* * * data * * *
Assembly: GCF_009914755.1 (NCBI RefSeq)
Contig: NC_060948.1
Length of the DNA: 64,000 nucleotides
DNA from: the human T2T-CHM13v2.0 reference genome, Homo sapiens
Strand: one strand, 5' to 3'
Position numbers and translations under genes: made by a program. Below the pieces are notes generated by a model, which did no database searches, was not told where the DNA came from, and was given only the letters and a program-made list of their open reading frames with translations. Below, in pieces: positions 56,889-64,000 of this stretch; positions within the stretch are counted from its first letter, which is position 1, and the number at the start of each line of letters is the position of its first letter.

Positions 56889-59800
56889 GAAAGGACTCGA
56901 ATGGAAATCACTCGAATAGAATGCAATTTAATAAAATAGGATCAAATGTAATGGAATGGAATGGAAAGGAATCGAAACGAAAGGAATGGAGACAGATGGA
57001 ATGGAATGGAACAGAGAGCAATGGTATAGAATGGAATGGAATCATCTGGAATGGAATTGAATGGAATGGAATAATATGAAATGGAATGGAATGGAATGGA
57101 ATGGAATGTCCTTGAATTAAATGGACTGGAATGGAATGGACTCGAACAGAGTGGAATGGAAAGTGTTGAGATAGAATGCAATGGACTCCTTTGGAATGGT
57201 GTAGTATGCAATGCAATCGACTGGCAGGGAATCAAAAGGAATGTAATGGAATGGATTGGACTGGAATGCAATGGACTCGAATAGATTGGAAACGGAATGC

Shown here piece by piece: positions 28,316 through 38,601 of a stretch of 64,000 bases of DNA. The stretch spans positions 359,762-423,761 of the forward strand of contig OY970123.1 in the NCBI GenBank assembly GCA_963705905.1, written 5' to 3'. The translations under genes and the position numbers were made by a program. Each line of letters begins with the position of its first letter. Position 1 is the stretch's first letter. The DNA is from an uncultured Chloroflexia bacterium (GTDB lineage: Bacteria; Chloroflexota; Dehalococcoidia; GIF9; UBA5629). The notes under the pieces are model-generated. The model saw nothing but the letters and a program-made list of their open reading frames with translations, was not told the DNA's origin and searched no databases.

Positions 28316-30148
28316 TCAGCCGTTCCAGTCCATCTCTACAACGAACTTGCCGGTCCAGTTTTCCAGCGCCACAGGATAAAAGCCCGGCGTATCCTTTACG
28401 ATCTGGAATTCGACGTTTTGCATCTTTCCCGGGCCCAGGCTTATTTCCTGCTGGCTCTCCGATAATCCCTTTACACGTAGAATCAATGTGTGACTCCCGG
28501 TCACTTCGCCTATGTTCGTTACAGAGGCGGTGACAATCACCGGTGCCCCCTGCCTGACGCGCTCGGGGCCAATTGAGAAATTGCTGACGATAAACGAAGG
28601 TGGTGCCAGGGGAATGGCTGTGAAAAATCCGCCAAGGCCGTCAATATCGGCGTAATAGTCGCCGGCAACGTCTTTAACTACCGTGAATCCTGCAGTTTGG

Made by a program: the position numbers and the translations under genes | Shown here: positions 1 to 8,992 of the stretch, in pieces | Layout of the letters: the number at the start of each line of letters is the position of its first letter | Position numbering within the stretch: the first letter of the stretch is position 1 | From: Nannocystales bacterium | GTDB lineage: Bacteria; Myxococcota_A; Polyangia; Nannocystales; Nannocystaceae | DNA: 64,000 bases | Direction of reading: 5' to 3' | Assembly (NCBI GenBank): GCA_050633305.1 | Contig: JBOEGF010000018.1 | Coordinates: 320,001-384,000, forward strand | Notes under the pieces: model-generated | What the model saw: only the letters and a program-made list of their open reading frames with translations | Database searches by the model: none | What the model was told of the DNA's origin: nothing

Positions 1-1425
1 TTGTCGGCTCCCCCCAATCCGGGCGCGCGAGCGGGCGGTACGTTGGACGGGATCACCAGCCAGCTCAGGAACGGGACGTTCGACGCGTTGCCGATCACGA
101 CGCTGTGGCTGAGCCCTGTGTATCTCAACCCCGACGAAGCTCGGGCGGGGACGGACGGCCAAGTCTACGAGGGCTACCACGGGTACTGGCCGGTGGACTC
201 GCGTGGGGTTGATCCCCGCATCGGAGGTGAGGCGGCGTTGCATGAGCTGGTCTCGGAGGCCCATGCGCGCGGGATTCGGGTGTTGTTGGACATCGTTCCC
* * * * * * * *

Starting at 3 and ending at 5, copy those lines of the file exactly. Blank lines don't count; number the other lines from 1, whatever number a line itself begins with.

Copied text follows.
Length of the DNA: 64,000 nucleotides
DNA from: the human T2T-CHM13v2.0 reference genome, Homo sapiens
Strand: one strand, 5' to 3'